Amanda Johnson, PhD University of Waterloo – Recreation and Leisure Studies, MSc Clemson University – Parks, Recreation, and Tourism Management, BA University of Waterloo – Recreation and Leisure Studies

Office: B250 R374
Phone: 250-753-3245, Ext. 6548
Email: amanda.johnson@viu.ca

The primary focus of Amanda’s research is on community-based meanings of public leisure spaces. Amanda typically examines landscapes of everyday life and how these spaces and places are managed to ensure preservation and sustainability while allowing for everyday and practical use by a diversity of individuals and communities. Amanda’s past research projects have examined farmers’ markets as everyday places for local residents and visitors, the community impacts of forced displacement from homes and recreation spaces, and everyday interpretations of public leisure spaces.

Sharon Kelly, MA Leisure Studies (Alberta), BA. Recreation Administration, PCC Institute for Life Coach Training, Wellness Coaching Specialty (Institute for Life Coach Training)

Office: B250 R372
Phone: 250-753-3245, Ext. 2682
Email:Sharon.Kelly@viu.ca

Sharon’s industry experience has largely been in the field of community recreation delivery. Her MA research focussed on Leisure for Alcoholics and her subsequent experience focused on leisure education and provision of leisure experiences to disadvantaged youth. She has travelled widely and her past field school involvement focussed on Tourism in Belize.

Prior to beginning her teaching career at VIU, Sharon was an instructor at Red Deer College. Since joining the faculty at Malaspina College (now Vancouver Island University), Sharon has played a variety of roles in both the Recreation and Tourism Department and Student Affairs including Department Chair, Degree Advisor, Educational Counsellor and Success Coach. Sharon has a split appointment between Student Affairs and the Faculty of Management.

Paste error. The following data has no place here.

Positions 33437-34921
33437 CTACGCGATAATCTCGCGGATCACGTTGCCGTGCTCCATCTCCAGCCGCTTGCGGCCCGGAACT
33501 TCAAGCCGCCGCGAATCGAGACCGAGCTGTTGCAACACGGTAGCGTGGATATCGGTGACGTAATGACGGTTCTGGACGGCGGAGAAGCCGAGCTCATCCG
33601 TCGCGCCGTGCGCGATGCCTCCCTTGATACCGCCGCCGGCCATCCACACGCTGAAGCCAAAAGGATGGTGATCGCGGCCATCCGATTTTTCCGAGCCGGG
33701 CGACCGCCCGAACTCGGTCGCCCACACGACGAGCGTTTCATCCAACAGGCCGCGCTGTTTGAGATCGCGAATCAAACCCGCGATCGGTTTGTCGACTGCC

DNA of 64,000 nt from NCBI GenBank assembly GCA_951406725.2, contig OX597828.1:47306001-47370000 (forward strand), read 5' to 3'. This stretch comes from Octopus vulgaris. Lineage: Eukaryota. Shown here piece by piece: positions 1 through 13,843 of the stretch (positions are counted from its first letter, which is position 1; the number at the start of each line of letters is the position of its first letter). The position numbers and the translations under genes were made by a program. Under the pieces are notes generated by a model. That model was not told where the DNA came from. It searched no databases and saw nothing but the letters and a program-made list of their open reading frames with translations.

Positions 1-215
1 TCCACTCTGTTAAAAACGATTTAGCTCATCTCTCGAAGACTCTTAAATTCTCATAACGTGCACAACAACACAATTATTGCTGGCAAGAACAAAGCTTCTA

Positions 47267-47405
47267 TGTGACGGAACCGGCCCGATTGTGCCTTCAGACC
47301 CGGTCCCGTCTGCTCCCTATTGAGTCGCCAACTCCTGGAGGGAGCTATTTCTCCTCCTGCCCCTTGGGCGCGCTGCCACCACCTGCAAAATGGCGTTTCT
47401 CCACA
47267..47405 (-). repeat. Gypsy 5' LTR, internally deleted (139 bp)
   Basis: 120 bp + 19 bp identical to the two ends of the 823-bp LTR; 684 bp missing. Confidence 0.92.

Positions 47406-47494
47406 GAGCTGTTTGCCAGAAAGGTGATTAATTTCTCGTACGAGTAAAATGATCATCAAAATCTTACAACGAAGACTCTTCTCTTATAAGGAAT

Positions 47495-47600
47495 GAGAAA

Sharon is a Professional Certified Coach (PCC) and enjoys partnering with students in support of their quest to achieve academic goals while creating a life that balances personal and professional growth.

Farhad Moghimehfar, Ph.D
Office: B250/R358
Phone: 250-753-3245, Ext. 2259
Email: Farhad.Moghimehfar@viu.ca 

Farhad’s teaching and research interests are framed within the context of sustainable tourism and recreation, community tourism, outdoor recreation, and environmental psychology. By integrating quantitative and qualitative methods, his aim is to extend the scope of sustainable tourism planning techniques that successfully improve communities’ resilience through addressing the needs of individuals, communities, and local tourism businesses. Farhad also conducts behaviour research to understand people’s motivations to participate in sustainable outdoor recreation and tourism activities and social psychological predictors of their behaviours. Prior to his appointment as a faculty member at Vancouver Island University, he served as an instructor and post-doctoral fellow at the University of Alberta and as an assistant professor at University of Northern BC. He has also worked as a community development practitioner and nature-based tourism planner in Canada and internationally.